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2005-2006 Visiting Fellows

Fiona J. Mackintosh
University of Edinburgh

Thanks to the generous  award of a Friends of Princeton Library Research Grant (in conjunction with a Small Project Grant from the British Academy 44th Congress of Americanists fund), I undertook a 4-week research visit in August 2005 to the Firestone Library to look at the papers of the Argentinian poet Alejandra Pizarnik (1936-1972). One of the strengths of the Special Collections at Princeton is their impressively wide-ranging collection of literary manuscripts and correspondence of major figures in Latin American twentieth-century literature; the Pizarnik papers at Princeton permit a comprehensive overview of Pizarnik's total output, encompassing poetry, prose, critical works, notebooks, diaries and correspondence. Other material relating to Pizarnik is to be found in the papers of Emir Rodríguez Monegal, Manuel Mujica Láinez and Alberto Girri, which are also housed in the Princeton collections, making this a unique resource for seeing Pizarnik's material in a broad context.

Pizarnik's work has most frequently been analysed in terms of a few key thematic obsessions - silence, the night, death, childhood - or biographically through her lesbian orientation, her počte maudit image and her suicide. Such readings need to be put into perspective by taking into account an extremely important aspect of Pizarnik's work, namely the tremendous impact on her entire output of her meticulous reading of other literature; in the Princeton collection are several notebooks which she labelled her palais du vocabulaire, in which Pizarnik carefully recorded significant phrases from other writers' work which will subsequently feed directly into her own creative and imaginative processes. The aim of this project, therefore, was systematically to analyse the 'palais du vocabulaire' and the 'diarios de lecturas' in parallel with her diaries and letters, mapping her sources, and thereby allowing for a new contextualization of Pizarnik within a modernist aesthetic of fragment, intertextual borrowing and citation.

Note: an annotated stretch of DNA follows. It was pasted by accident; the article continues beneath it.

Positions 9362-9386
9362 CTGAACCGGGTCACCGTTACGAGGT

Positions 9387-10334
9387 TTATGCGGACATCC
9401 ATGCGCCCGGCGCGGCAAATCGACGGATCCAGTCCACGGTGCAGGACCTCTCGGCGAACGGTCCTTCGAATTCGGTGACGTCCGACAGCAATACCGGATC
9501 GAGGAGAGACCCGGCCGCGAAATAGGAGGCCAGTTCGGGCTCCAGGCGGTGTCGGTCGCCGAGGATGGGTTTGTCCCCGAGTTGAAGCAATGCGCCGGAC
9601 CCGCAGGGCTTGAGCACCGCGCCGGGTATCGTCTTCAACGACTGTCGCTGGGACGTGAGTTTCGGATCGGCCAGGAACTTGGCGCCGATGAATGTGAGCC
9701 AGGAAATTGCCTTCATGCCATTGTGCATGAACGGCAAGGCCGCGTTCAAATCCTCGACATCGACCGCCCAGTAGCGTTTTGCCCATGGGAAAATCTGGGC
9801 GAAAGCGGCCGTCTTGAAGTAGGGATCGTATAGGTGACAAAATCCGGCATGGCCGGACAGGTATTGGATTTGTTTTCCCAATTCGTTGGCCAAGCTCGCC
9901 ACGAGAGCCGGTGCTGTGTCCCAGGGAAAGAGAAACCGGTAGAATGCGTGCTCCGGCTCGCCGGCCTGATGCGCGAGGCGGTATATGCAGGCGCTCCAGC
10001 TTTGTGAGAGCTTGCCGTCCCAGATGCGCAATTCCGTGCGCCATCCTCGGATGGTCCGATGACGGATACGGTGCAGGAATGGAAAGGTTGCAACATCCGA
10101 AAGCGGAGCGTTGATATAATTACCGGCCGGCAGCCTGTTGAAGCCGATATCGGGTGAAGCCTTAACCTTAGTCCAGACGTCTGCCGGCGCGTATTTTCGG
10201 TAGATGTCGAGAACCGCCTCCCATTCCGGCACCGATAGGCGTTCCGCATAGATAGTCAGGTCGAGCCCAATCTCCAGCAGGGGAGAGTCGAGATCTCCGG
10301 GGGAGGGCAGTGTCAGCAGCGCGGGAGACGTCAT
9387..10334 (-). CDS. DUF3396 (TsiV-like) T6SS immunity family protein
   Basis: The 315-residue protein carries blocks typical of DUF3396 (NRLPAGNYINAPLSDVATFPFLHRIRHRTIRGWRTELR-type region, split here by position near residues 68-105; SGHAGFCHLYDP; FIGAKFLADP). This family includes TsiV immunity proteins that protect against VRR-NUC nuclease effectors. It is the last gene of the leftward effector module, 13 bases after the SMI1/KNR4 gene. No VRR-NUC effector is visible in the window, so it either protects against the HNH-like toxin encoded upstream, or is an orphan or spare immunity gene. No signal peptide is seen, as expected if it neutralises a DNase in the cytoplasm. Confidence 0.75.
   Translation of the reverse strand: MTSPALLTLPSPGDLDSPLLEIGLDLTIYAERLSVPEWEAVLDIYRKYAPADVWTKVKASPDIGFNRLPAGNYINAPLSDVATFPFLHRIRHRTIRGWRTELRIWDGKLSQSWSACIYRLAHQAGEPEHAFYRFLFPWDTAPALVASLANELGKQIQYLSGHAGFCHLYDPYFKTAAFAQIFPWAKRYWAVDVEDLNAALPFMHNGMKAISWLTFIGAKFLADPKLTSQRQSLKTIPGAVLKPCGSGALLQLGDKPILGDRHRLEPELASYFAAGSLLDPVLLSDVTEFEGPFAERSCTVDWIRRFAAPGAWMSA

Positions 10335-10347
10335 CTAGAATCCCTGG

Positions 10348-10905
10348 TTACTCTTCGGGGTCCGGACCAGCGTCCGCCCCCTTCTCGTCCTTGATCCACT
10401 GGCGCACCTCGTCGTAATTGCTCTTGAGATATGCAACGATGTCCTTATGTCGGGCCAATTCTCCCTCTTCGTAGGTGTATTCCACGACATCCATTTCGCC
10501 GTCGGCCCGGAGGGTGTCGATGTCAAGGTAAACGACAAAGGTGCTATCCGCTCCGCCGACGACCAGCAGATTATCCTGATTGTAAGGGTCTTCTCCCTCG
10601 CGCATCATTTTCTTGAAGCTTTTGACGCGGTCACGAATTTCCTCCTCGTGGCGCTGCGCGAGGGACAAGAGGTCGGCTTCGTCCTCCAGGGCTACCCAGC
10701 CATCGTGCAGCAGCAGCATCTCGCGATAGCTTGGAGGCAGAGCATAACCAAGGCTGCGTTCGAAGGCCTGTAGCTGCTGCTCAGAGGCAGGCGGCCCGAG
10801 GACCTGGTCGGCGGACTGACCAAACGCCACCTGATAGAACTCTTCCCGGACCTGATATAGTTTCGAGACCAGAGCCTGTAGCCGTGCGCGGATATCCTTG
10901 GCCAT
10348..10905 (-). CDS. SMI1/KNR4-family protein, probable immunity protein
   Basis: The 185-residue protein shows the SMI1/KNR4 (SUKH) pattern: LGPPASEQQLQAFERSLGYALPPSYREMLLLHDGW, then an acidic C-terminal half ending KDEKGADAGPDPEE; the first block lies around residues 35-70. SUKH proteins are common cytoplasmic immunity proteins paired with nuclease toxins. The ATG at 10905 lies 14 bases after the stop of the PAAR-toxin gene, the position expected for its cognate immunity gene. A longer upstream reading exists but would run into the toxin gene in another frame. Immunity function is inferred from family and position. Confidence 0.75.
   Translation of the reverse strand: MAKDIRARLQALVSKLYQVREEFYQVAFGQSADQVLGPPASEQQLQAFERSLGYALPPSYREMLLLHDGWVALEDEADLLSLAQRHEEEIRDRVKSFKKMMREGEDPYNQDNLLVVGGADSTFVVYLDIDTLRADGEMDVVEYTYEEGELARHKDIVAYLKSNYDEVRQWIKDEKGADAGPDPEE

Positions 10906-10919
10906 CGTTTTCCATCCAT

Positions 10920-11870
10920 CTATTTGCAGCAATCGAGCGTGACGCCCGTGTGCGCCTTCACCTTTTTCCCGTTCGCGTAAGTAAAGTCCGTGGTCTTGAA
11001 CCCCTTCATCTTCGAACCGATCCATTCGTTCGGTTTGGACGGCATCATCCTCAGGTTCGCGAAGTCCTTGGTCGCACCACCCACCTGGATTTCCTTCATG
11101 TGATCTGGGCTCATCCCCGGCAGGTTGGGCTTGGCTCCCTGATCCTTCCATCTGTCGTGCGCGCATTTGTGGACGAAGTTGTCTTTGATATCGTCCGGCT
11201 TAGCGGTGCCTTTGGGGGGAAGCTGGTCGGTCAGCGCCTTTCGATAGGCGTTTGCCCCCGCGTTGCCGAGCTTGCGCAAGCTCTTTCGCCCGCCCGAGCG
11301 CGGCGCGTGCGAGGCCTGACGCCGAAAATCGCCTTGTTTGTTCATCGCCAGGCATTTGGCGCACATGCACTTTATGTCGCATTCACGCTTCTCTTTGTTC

In the context of my earlier research on Pizarnik, which looked at her deliberate intertextual reference to other writers (such as Lewis Carroll), this research at Princeton has enabled me to go into far greater depth, getting a mucher fuller idea of the range of Pizarnik's reading and of her determined autodidacticism with regard to both literature and language. I have been surprised by her range of reference; her closeness to French poetry and surrealism, for example, is well-documented, but looking through the Princeton material, her dedication to reading Góngora as well as Genet, and anonymous Aztec songs alongside Artaud sheds new light on certain of her recurrent tropes and images. It also becomes evident that Pizarnik's compilation of the palais du vocabulaire not only feeds directly into her poetic creations, but also contributes significantly to her self-writing through the parallel worlds of correspondence and diaries.

Amongst the gems at Princeton are many unpublished manuscripts of prose poems, groups of recitas (along the lines of the French récit) and chants. Pizarnik's published prose works, some quite violent and obscene in their language, are often dismissed or ignored by critics who prefer the tiny, polished more lyrical earlier works. Seeing the extent of Pizarnik's experimentation in prose and the amount of critical reflection she devotes to the possibilities of writing prose calls for a serious critical re-evaluation of what constitutes her oeuvre. The Jewish element of Pizarnik's biography also comes more to the fore in this material, as does her linguistic playfulness and love of humour - the latter displayed in one notebook which contains over 70 titles of 'Instrucciones para .', the work of a true Cortazarian cronopio.

My article on the palais du vocabulaire resulting from this research is intended to form part of a collection of essays on Alejandra Pizarnik, offering a reassessment of the Obra 'completa', a de-mythologization of Pizarnik (emphasizing her literary context and her important work as a literary critic) and a more systematic stylistic analysis of her work, in particular the many complex facets of her humour.

Receiving this Grant from the Friends of Princeton Library has been invaluable to my research, and I am extremely grateful for this opportunity.


24 August 2005


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